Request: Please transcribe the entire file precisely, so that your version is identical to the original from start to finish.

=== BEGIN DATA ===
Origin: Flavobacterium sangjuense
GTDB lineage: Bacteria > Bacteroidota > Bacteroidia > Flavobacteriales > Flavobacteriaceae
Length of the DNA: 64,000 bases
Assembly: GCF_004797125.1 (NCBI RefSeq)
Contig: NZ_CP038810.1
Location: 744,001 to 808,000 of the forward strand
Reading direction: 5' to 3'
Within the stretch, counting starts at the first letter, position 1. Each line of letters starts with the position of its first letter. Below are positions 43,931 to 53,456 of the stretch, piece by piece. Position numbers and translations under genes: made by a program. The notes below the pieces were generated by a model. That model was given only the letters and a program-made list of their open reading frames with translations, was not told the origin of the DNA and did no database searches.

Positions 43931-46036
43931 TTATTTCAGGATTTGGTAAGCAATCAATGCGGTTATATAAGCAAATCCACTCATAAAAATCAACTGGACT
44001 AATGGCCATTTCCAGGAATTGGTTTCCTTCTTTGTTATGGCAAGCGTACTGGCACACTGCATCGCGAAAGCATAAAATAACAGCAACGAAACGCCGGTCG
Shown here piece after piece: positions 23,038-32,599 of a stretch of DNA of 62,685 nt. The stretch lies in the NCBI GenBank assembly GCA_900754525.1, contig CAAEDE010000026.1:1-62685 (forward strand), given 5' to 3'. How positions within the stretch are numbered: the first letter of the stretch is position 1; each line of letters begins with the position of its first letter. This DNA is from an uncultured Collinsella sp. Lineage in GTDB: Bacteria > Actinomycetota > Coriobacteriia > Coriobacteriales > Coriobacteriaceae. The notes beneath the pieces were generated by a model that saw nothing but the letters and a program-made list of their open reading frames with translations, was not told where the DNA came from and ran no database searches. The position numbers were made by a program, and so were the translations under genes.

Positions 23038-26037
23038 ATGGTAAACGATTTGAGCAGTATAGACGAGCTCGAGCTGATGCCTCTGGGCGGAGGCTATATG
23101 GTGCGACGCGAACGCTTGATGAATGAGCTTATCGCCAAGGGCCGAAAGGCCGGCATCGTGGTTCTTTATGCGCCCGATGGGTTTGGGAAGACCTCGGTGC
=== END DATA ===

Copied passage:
Origin: Flavobacterium sangjuense
GTDB lineage: Bacteria > Bacteroidota > Bacteroidia > Flavobacteriales > Flavobacteriaceae
Length of the DNA: 64,000 bases
Assembly: GCF_004797125.1 (NCBI RefSeq)
Contig: NZ_CP038810.1
Location: 744,001 to 808,000 of the forward strand
Reading direction: 5' to 3'
Within the stretch, counting starts at the first letter, position 1. Each line of letters starts with the position of its first letter. Below are positions 43,931 to 53,456 of the stretch, piece by piece. Position numbers and translations under genes: made by a program. The notes below the pieces were generated by a model. That model was given only the letters and a program-made list of their open reading frames with translations, was not told the origin of the DNA and did no database searches.

Positions 43931-46036
43931 TTATTTCAGGATTTGGTAAGCAATCAATGCGGTTATATAAGCAAATCCACTCATAAAAATCAACTGGACT
44001 AATGGCCATTTCCAGGAATTGGTTTCCTTCTTTGTTATGGCAAGCGTACTGGCACACTGCATCGCGAAAGCATAAAATAACAGCAACGAAACGCCGGTCG
Shown here piece after piece: positions 23,038-32,599 of a stretch of DNA of 62,685 nt. The stretch lies in the NCBI GenBank assembly GCA_900754525.1, contig CAAEDE010000026.1:1-62685 (forward strand), given 5' to 3'. How positions within the stretch are numbered: the first letter of the stretch is position 1; each line of letters begins with the position of its first letter. This DNA is from an uncultured Collinsella sp. Lineage in GTDB: Bacteria > Actinomycetota > Coriobacteriia > Coriobacteriales > Coriobacteriaceae. The notes beneath the pieces were generated by a model that saw nothing but the letters and a program-made list of their open reading frames with translations, was not told where the DNA came from and ran no database searches. The position numbers were made by a program, and so were the translations under genes.

Positions 23038-26037
23038 ATGGTAAACGATTTGAGCAGTATAGACGAGCTCGAGCTGATGCCTCTGGGCGGAGGCTATATG
23101 GTGCGACGCGAACGCTTGATGAATGAGCTTATCGCCAAGGGCCGAAAGGCCGGCATCGTGGTTCTTTATGCGCCCGATGGGTTTGGGAAGACCTCGGTGC